Thursday, April 20, 2006

The Unexamined Life, and Why It's Not Worth Living.

Weird insurance - insurance for obscure events: "Goodfellow Rebecca Ingrams Pearson (GRIP) is a London insurance brokerage that has tapped the Twilight Zone market."

Insurance literally guards against worry, but requires cold hard cash for the soothing. One would expect people would only insure against events that have a reasonable chance of happening. One would be wrong.

One can get insurance for:

• being kidnapped by aliens
• becoming a werewolf
• being injured by a ghost
• protect against immaculate conception (over 10,000 policies sold!)
• eaten (as opposed to abducted) by aliens
• hit by an asteroid (which has been fatal once, in the 1600's)
• if a knife-wielding wife... (aka "John Wayne Bobbitt" policies)

Any of these are a mere $150 a year for $1.5 million in coverage! That is a deal. If one of these things does happen to a policy holder, they will be able to say "I told you so!" Which, of course, is priceless.

I don't know who might be the market for offbeat insurance policies, or how you would contact some of them. It's possible that there are mailing lists with categories like "castration anxiety" and "lyncanthropy." Because there seem to be people you can fool all of the time.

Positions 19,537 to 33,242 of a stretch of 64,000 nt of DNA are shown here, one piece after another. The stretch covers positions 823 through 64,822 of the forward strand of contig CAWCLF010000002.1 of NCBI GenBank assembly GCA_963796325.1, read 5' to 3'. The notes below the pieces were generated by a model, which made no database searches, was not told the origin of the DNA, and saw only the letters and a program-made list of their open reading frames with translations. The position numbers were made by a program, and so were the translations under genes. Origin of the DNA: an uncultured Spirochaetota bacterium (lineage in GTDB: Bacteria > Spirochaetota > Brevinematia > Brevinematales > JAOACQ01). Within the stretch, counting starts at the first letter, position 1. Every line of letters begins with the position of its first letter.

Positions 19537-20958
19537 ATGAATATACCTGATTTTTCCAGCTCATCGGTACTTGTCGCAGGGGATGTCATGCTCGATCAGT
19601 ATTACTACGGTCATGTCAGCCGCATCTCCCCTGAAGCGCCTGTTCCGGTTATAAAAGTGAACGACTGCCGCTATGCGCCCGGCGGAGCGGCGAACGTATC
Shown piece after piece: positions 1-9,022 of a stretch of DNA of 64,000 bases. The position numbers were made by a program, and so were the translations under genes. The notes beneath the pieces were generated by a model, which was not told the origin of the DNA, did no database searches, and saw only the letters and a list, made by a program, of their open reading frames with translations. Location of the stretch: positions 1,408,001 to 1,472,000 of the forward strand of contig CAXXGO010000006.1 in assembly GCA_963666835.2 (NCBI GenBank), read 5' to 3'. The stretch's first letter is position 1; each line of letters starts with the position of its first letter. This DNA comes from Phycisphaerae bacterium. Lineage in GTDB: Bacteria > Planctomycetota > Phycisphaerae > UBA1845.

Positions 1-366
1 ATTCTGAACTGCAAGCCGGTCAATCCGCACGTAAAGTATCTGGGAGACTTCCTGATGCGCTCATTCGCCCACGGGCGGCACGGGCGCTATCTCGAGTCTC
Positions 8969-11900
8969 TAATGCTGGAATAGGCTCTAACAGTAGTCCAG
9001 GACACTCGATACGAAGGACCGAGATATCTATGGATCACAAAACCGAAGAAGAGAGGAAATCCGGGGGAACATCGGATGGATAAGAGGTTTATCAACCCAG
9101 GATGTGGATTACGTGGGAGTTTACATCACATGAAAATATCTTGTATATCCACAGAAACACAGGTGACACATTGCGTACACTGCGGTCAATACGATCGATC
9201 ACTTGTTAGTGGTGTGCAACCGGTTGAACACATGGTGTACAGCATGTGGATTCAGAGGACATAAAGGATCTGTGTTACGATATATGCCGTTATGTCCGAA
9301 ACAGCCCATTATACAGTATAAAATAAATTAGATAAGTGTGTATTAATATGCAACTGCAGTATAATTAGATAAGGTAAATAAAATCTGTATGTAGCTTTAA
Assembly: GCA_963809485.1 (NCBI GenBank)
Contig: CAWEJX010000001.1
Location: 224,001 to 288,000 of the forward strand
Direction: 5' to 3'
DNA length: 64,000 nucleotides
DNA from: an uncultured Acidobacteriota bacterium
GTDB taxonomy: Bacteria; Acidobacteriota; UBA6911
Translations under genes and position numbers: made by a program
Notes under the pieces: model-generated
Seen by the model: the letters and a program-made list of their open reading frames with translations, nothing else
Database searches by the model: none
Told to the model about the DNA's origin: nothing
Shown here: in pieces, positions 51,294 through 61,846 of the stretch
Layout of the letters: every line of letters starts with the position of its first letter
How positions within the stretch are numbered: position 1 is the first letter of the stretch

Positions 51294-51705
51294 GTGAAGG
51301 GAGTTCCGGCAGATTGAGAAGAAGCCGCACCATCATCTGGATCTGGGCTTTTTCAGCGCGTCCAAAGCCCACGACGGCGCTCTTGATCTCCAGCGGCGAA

It's not just the gullibility. It's the outright stupidity. The list of stupid things people do with common household appliances is apparently so numerous that we need to be warned about each and every one.

It's a case of self-immunity, really. If one is in the habit of not thinking, not examining, not reality-testing one's assumptions, it is very very easy to get led astray by what, in retrospect, was blindingly obvious. This is how one becomes one of those people who appear in the news and lead to millions wondering, "What on earth were they thinking?" To which I always reply, "They were not!" It's a bad habit to get into.

For instance, six people die from furniture tip-overs every year. That isn't very many, and I doubt people worry about it. Yet six of them should have.

Carl Sagan once wrote, "One of the saddest lessons of history is this: If we've been bamboozled long enough, we tend to reject any evidence of the bamboozle. We're no longer interested in finding out the truth. The bamboozle has captured us. It is simply too painful to acknowledge — even to ourselves — that we've been so credulous. So the old bamboozles tend to persist as the new bamboozles rise."

It takes courage to admit we might be wrong. It takes a seeker after truth to discover if we are wrong. Courage and truth are both good things, though.

So there isn't any excuse not to exercise both of them as much as possible.

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